“Six people die each day of alcohol poisoning.” That was the headline that ran in news media nationwide earlier this year following the release of a new U.S. Centers for Disease Control and Prevention report finding that alcohol poisoning kills more than six Americans each day.
Of course, the finding that drinking alcohol can be lethal isn’t exactly news. According to the Journal of the American Medical Association, alcohol consumption is the third leading cause of preventable death in the United States, including contributing to an estimated one out of every 15 cancer deaths. But what was notable in the latest CDC report wasn’t so much the reality that Americans are drinking themselves to death. The surprising finding was in regard to which consumers were most likely to do so.
Those most likely to imbibe a lethal cocktail are not young adults but middle aged white men. Moreover, thirty percent of those who die from alcohol poisoning do not have a history of excessive alcohol use.
“Death from alcohol poisoning is a serious and preventable public health problem in the United States,” the CDC reports concluded. “A comprehensive approach to the prevention of excessive drinking that includes evidence-based community and clinical prevention strategies is needed to decrease alcohol poisoning deaths and other harms attributable to excessive alcohol use.”
Is pot capable of poisoning consumers in a similar manner? Despite a recent rash of sensational headlines, the answer is definitively ‘no.’ As acknowledged in the British Medical Journal by Dr. Stephen Sidney, associate director for clinical research at Kaiser Permanente and an author of one of the largest studies ever assessing cannabis and its impact on mortality, “No acute lethal overdoses of cannabis are known, in contrast to several of its illegal (for example, cocaine) and legal (for example, alcohol, aspirin, acetaminophen) counterparts.” He adds, “Although the use of cannabis is not harmless, the current knowledge base does not support the assertion that it has any notable adverse public health impact in relation to mortality.”
So why do the two most popular intoxicants share such drastically contradictory safety profiles? For starters, alcohol, unlike cannabis, is a central nervous system depressant that possesses an affinity to the brain’s opioid receptors. This is why the consumption of alcohol depresses the brain’s inhibitory control mechanisms, and why the over-consumption of alcohol may cause respiratory failure, coma, and death. By contrast, consuming cannabis, regardless of quantity, does not depress central nervous system function and is incapable of causing lethal overdose. (In fact, cannabinoids appear to primarily interact with receptors in the body that exist largely for the purpose of maintaining homeostasis — a state of physiological balance and well-being.)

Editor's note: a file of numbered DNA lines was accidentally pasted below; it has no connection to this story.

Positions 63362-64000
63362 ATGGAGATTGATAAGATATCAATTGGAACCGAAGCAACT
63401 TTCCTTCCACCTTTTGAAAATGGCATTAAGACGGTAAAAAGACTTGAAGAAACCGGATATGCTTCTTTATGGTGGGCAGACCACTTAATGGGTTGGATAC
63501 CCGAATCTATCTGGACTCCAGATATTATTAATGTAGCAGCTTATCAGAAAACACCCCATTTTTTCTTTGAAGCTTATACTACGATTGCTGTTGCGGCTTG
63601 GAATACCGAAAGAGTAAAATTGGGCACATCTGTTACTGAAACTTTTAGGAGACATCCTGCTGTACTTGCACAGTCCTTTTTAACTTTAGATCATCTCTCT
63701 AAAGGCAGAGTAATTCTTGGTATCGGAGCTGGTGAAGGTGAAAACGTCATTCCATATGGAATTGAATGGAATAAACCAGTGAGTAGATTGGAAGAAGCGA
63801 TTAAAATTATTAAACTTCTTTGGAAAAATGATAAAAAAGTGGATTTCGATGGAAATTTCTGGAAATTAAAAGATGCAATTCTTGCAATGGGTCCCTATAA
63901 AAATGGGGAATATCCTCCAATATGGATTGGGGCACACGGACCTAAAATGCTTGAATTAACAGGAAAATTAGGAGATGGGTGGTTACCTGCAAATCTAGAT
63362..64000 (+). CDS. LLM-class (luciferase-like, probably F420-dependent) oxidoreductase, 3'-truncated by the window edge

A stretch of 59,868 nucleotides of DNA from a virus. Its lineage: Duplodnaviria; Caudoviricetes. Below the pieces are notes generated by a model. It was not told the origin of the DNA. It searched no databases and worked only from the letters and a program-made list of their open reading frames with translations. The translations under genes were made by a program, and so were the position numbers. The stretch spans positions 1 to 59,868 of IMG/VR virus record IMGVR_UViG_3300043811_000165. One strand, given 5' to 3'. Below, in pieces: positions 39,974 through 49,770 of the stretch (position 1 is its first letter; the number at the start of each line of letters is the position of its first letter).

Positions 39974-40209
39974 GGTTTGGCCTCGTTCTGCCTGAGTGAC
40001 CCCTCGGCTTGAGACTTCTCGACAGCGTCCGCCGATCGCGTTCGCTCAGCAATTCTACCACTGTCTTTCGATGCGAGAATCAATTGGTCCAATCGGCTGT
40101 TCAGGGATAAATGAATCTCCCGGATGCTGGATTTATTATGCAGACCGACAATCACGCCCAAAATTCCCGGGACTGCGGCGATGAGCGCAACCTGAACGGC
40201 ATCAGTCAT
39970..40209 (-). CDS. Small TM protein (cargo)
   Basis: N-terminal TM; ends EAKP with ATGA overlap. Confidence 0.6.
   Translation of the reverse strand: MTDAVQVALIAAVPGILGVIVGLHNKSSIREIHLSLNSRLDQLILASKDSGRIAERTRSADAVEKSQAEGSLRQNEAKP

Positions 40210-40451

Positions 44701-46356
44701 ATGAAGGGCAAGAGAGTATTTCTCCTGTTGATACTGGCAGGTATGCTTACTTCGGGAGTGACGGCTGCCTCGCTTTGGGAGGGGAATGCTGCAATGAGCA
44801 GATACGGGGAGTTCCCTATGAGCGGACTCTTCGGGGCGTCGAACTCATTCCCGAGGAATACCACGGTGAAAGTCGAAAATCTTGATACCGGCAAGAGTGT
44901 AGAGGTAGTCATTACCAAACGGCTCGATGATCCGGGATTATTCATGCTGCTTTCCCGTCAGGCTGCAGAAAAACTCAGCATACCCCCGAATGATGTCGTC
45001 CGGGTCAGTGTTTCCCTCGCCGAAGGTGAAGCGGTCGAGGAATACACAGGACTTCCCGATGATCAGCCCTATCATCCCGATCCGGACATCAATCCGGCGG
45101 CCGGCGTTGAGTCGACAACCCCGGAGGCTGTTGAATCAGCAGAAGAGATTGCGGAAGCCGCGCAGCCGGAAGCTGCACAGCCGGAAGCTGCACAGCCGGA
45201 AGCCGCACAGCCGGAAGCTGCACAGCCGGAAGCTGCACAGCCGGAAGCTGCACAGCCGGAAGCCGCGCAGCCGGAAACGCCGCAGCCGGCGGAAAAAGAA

Further, it is well established that alcohol consumption is associated with adverse effects on the body and on behavior. Reports by the World Health Organization and others link alcohol consumption with increased odds of intimate partner violence. This is far from the case with cannabis. In fact, recent studies find that marijuana use is inversely associated with such violent outbursts. Moreover, analyses of the prevalence of alcohol in criminal activity reports that an estimated four out of ten violent victimizations are committed by an offender who had recently been drinking. Cannabis, by contrast, does not typically stimulate reckless or aggressive behavior nor is its use associated with an increased risk of hospitalization.
The toxic effects of alcohol on the body can cause significant long-term health damage and premature death. For instance, drinking alcohol over time is associated with inflammation, scarring, and cirrhosis of the liver. Among women, about 15 percent of breast cancer deaths are linked to alcohol consumption. Not so with pot. Even subjects who regularly inhale cannabis smoke possess no greater risk of contracting cancer than do those who consume it occasionally or not at all, according to a 2015 analysis of six case-control studies, conducted between 1999 and 2012, involving over 5,000 subjects. Recent studies further indicate that subjects’ exposure to pot smoke, even long-term, appears to have, at worst, only nominal adverse pulmonary effects.
Globally, the World Health Organization reports that booze is responsible for a staggering four percent of all deaths worldwide, more than AIDS, tuberculosis or violence. No equivalent global statistics have ever been compiled for cannabis.
Of course, none of these facts are meant to imply that cannabis is innocuous. However, it is self-evident that cannabis’ associated risks are not so great as to warrant the continued arrest of some 600,000 Americans annually for possessing it, nor do they justify the plant’s present status as a Schedule I controlled substance – a classification that equates the purported dangers of pot to be equal to those of heroin. (Alcohol, despite its litany of adverse effects, is unscheduled under federal law, as is tobacco.)
In an environment that celebrates booze, yet repeatedly warns consumers of its potentially lethal consequences, it makes no sense to maintain a public policy in place that continues to arrest, prosecute, and incarcerate those who choose to responsibly consume an objectively safer alternative.
Paul Armentano is the Deputy Director of NORML — the National Organization for the reform of Marijuana Laws — and also serves as a senior policy advisor for Freedom Leaf, Inc. He is the co-author of the book, Marijuana Is Safer: So Why Are We Driving People to Drink? (Chelsea Green, 2013).